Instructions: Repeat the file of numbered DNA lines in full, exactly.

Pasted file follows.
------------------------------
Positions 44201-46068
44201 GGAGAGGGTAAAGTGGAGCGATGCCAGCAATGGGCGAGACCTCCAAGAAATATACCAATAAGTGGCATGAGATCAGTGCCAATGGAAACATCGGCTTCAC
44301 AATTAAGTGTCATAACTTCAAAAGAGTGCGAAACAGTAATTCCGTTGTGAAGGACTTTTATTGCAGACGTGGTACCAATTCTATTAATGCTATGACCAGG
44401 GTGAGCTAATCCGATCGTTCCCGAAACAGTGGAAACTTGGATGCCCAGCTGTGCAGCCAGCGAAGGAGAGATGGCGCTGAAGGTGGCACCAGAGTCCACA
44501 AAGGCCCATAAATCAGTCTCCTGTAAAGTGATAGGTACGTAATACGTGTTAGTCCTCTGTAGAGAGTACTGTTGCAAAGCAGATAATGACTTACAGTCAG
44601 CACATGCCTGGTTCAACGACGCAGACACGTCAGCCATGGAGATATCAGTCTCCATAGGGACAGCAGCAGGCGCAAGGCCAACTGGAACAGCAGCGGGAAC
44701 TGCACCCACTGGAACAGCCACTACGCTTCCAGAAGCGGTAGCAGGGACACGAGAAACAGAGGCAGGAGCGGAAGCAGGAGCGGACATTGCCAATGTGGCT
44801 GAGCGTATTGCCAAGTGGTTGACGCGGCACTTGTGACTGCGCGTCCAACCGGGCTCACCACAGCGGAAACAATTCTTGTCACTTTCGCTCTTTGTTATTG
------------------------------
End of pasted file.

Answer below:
Positions 44201-46068
44201 GGAGAGGGTAAAGTGGAGCGATGCCAGCAATGGGCGAGACCTCCAAGAAATATACCAATAAGTGGCATGAGATCAGTGCCAATGGAAACATCGGCTTCAC
44301 AATTAAGTGTCATAACTTCAAAAGAGTGCGAAACAGTAATTCCGTTGTGAAGGACTTTTATTGCAGACGTGGTACCAATTCTATTAATGCTATGACCAGG
44401 GTGAGCTAATCCGATCGTTCCCGAAACAGTGGAAACTTGGATGCCCAGCTGTGCAGCCAGCGAAGGAGAGATGGCGCTGAAGGTGGCACCAGAGTCCACA
44501 AAGGCCCATAAATCAGTCTCCTGTAAAGTGATAGGTACGTAATACGTGTTAGTCCTCTGTAGAGAGTACTGTTGCAAAGCAGATAATGACTTACAGTCAG
44601 CACATGCCTGGTTCAACGACGCAGACACGTCAGCCATGGAGATATCAGTCTCCATAGGGACAGCAGCAGGCGCAAGGCCAACTGGAACAGCAGCGGGAAC
44701 TGCACCCACTGGAACAGCCACTACGCTTCCAGAAGCGGTAGCAGGGACACGAGAAACAGAGGCAGGAGCGGAAGCAGGAGCGGACATTGCCAATGTGGCT
44801 GAGCGTATTGCCAAGTGGTTGACGCGGCACTTGTGACTGCGCGTCCAACCGGGCTCACCACAGCGGAAACAATTCTTGTCACTTTCGCTCTTTGTTATTG